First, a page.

Yes, according to KCUR's food critic Charles Ferruzza. 

"It really is a meat and potato town — but it's sandwich meat and french fries."

That's because of the Stockyards and the people who spent time there.

"Cowboys could eat them with their hands and just wipe their hands on their jeans," he notes. "They were very easy that way."

Specifically, a "loose meat" (i.e., Sloppy Joe) was likely the most common one.

Image of a Kay Barnes, a woman with white hair, against a dark background.
Luke X. Martin / KCUR 89.3

Kansas City's first female mayor might only vaguely remember her first day on the job, but she does remember knowing people had some doubts about her because she was a woman.

“I knew that there were comments behind my back about, 'Well, she might be OK as mayor in some ways, but she's not going to be able to do much with economic development,'” former Kansas City Mayor Kay Barnes told Steve Kraske, host of KCUR's Up To Date.

Michelle Tyrene Johnson / KCUR 89.3

Sam Shockley went to school with the black students who eventually desegregated Central High School in Little Rock, Arkansas. So he was more than familiar with the harshness of racism.

When he moved to Kansas City in the 1950s, he experienced a different brand of it.

“Here it was more covert,” Shockley says.

Rebekah Hange / KCUR 89.3

A new property tax to help seniors stay in their homes seemed like such a good idea in April that the entire Jackson County Legislature co-sponsored the ordinance to put it on the November ballot.

Now it is likely that legislators will repeal the ordinance at its Monday meeting, killing the program before it gets off the ground.

Scott Burnett, chairman of the Jackson County Legislature, says there was little chance voters would approve it.

“It polls so poorly,” he says, “that you couldn’t go to funders” for money to mount a campaign.

Elle Moxley / KCUR 89.3

It was back to school Friday for some Johnson County students.

For many years now, the Shawnee Mission School District has had a transition day for students moving into a new school building. According to Shawnee Mission West Principal Steve Loe, having just ninth graders on the first day lets new high school students meet their teachers and get acquainted with the building before they have to share the halls with upperclassmen.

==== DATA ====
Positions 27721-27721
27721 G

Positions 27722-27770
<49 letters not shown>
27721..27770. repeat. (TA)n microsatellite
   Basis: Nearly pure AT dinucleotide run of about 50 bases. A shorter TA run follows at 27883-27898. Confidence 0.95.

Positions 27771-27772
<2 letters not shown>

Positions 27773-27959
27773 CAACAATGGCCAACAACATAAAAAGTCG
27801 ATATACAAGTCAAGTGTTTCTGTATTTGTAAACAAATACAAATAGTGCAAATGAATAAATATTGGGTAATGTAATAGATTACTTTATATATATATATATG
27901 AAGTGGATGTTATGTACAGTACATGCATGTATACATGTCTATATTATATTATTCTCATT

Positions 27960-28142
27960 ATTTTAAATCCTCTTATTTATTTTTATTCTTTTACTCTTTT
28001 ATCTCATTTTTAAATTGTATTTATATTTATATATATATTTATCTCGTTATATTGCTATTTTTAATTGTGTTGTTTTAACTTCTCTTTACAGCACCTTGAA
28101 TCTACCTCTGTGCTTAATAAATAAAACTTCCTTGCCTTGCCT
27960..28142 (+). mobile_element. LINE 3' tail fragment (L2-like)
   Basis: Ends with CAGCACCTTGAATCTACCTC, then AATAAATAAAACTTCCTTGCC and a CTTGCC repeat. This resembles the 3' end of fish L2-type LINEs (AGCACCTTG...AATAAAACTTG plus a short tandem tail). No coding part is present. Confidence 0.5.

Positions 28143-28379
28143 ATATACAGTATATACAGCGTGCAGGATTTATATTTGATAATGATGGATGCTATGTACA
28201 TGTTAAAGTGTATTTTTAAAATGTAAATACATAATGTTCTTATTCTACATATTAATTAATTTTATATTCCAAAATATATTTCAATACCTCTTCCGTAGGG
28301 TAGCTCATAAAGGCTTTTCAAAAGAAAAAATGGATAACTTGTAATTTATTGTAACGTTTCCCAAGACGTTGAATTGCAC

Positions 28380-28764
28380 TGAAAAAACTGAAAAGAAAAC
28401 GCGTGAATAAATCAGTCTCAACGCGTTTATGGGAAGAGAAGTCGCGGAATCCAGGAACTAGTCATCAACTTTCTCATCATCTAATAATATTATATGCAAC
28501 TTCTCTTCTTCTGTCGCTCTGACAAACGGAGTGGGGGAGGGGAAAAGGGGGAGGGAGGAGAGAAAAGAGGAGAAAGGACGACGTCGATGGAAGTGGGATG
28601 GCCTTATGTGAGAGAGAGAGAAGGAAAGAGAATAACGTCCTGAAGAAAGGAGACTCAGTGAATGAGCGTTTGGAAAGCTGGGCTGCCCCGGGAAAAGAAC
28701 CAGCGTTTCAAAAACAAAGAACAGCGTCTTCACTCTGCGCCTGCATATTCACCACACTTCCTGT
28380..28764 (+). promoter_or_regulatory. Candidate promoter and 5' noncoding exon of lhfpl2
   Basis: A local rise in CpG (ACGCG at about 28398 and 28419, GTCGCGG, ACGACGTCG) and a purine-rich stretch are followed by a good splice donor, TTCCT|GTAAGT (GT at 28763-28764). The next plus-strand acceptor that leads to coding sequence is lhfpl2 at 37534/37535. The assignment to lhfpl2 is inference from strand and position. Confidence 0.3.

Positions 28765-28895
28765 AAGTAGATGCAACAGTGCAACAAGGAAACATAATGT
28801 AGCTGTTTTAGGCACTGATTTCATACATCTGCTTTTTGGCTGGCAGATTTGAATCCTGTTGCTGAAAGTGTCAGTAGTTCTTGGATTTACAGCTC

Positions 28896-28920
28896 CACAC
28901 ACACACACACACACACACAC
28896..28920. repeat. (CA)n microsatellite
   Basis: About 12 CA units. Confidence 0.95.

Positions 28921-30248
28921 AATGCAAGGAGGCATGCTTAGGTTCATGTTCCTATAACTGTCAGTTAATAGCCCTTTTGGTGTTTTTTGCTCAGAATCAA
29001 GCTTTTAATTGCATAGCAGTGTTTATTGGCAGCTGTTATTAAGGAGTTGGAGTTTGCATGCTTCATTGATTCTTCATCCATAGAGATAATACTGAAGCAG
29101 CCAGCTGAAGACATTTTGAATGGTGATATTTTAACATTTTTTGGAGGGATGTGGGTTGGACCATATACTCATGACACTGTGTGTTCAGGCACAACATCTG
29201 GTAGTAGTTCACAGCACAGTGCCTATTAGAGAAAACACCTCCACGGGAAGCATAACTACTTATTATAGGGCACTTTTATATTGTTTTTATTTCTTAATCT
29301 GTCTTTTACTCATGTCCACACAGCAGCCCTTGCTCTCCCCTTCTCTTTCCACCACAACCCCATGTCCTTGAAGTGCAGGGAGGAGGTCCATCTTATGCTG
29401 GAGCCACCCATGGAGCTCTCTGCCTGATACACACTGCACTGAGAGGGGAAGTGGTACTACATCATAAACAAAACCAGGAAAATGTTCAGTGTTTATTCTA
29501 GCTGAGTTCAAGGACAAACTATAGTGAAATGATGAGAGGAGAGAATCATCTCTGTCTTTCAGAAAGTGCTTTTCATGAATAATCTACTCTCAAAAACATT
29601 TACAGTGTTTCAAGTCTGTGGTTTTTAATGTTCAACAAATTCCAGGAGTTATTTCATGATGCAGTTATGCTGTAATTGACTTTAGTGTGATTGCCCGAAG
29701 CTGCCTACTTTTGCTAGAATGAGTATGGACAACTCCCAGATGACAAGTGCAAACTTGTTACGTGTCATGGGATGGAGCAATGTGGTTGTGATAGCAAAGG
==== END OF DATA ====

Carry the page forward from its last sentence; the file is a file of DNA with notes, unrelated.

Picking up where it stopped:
Focus Features

Director Spike Lee’s "BlacKkKlansman," which won the Grand Prix at the Cannes Film Festival in May, is finally opening in theaters nationwide. 

Lee's co-writer is University of Kansas film professor Kevin Willmott, who spoke with KCUR's Central Standard host Gina Kaufmann about the movie, which is based on a true story.

Luke X. Martin / KCUR 89.3

KCUR health reporter Alex Smith has been awarded a week-long media fellowship at Harvard Medical School to support his reporting on the opioid crisis and pain management.

Smith will join a handful of other journalists in September to study the science and treatment of pain with top scientists and clinicians.

Madeline Fox / Kansas News Service

(This story has been updated to reflect new developments.)

On Wednesday, the contenders in the Republican race for governor pledged to back the ultimate winner and to make sure their photo-finish primary wouldn’t stall any general election campaign push.

Come Thursday, incumbent Gov. Jeff Colyer made clear that he thought his opponent and state election overseer, Secretary of State Kris Kobach, was exactly the wrong guy to be certifying the results.

Missouri Republicans are scrambling to distance themselves from a candidate who won the GOP primary Tuesday for a state House district in Clay County.

File Photo / Kansas News Service

Updated 10:35 p.m. Aug., 9, 2018: In a cable news interview Thursday night, Kansas Secretary of State Kris Kobach said he will recuse himself from the vote-counting process in the closely contested Republican gubernatorial primary. 

"There really is no point to it, but I've said if my opponent wishes me to, I'd be happy to. It's purely symbolic. I don't think he understands the process," Kobach told CNN's Chris Cuomo. 

He went on to say he would make a "formal response" to Gov. Jeff Colyer's recusal request Friday. 

Aviva Okeson-Haberman / KCUR 89.3

Now that the slate is set, Missouri Attorney General Josh Hawley is campaigning for the general U.S. Senate election in earnest. And he’s bringing his trailer with him.